Steps On How To Use Lateral Weight Transfer

For automobile enthusiasts and race engineers, the term “lateral weight transfer” is very familiar. But for the sake of those who are still getting to know this stuff, let us define what lateral weight transfer (LWT) means. Lateral weight transfer is defined as the amount of change on the vertical loads on the tires due to the lateral acceleration forced into the car’s center of gravity. In other words, it is the changes in the mechanical down-force and the grip of the car when breaking, accelerating or cornering. Its centrifugal force acts sideways at the Center of Gravity of the vehicle which is a direction away the corner’s center. These changes in mechanical down-force and grip can lead to losing the car’s traction. The Traction Control system of the vehicle optimizes grip and stability of the car while on the road during acceleration and wheel rotation. It reduces engine power which can stop wheel spin. As a result, the car can smoothly accelerate even on slippery surfaces.

Since weight transfer is a result of inertia and momentum, weight transfer cannot be eliminated; but the good thing is that it can be minimized. A reduced weight transfer would imply more retention in the car’s traction.

It is important to know how to manipulate the lateral weight transfer. A deep understanding in weight transfer is the key to understanding the adjustments in our car for a maximum handling performance. The following are some of the tricks that can help change the total lateral weight transfer:

  • Reducing the car’s ride height can lower down the Center of Gravity (CG).
  • Changing wheels offsets or using wheel hub spacers can increase the car’s track width

With the items mentioned above, we can deduce that load transfer to be difficult to change once the car has been designed and built.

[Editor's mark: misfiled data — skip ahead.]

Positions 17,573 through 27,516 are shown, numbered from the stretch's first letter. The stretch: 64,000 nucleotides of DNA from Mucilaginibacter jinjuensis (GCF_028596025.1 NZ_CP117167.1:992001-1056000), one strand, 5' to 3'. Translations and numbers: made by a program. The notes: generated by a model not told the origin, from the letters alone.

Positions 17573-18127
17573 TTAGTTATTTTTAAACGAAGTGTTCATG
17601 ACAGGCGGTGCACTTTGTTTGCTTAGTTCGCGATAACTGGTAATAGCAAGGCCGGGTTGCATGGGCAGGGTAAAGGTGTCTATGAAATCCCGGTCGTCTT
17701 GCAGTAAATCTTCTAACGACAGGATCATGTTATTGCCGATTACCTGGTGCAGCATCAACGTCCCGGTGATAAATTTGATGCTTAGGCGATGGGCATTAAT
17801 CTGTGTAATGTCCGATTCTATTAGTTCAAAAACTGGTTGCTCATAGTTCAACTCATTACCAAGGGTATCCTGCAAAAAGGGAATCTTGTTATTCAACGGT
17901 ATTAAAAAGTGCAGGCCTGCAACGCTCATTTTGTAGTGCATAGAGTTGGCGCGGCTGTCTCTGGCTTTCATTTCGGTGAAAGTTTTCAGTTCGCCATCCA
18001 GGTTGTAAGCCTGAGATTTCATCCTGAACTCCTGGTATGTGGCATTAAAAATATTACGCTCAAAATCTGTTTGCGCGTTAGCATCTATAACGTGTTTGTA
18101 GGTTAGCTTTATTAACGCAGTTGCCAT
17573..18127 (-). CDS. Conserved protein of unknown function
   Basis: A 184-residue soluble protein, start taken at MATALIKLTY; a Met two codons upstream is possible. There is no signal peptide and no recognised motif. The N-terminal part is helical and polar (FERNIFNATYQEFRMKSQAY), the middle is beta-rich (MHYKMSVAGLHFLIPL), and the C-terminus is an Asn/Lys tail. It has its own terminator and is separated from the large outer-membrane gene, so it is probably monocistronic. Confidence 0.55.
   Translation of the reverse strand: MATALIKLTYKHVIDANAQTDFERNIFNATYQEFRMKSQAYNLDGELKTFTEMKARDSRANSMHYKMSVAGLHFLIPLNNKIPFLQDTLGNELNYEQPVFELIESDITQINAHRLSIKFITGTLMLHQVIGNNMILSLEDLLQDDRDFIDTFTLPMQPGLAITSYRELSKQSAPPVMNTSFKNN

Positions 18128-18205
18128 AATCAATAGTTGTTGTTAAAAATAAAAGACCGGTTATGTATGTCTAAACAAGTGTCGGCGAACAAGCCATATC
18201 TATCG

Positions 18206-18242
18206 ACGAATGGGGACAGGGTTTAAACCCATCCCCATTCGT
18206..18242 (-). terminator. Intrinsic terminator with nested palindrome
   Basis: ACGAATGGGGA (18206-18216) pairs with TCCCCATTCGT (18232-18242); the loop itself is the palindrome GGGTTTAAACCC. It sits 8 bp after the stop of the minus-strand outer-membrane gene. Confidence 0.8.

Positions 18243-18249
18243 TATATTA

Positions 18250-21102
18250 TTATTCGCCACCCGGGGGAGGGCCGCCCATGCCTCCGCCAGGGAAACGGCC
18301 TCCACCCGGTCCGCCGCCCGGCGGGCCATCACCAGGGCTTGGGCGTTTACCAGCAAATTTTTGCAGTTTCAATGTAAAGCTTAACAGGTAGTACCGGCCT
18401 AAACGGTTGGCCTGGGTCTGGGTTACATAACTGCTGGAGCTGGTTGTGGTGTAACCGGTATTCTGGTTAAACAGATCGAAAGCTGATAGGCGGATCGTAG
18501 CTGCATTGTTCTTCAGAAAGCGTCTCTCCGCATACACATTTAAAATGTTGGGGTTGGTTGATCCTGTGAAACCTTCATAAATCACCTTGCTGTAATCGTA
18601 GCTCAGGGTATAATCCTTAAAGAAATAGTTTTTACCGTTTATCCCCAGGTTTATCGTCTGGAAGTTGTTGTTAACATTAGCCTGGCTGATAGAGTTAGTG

To help us get started, here are the steps on how to use lateral weight transfer:

Get the roll center height (front and back)

The car’s roll center is the point which the cornering forces in the suspension are reacted to the vehicle body. It is the point in which the force is transferred from the contact patches on the tire to the chassis. A car has 2 roll centers- the one found at the front and the other found at the rear. The roll center characteristics are important because it affects the roll center height. It can also cause camber changes due to its movement throughout the suspension travel.

Get the roll axis

When the car changes its direction, the body of the car pivots around the roll axis towards the opposing direction. This is a result of the centripetal force between the car’s center of gravity and its roll of axis.

A roll axis is the line which connects the 2 roll centers– front roll centers and roll centers in the rear. It is usually specified at the tire’s maximum load and inflation.

Get the Tire Static Load Radius

Static Load radius (SLR) indicates the vertical distance between the ground and the tire rotation axis.

Get the Tire Stiffness Rate

The vehicle’s ride comfort can be attributed to the tire’s overall stiffness. Most of the time, stiffer tires are harsh. The tire stiffness rate can be calculated via load-deflection, non-rolling and rolling of vertical free vibration, and non-rolling and rolling equilibrium of load-deflection. Among the five, load deflection is the simplest.

Get the Spring motion ratio

Motion ratio in suspension of a vehicle can be described as the level of shock travel for a given amount of wheel travel.

The car’s sprung weight can be calculated by subtracting the unsprung weight to the total weight.  But before calculating the motion ratio, one should know the desired wheel travel first.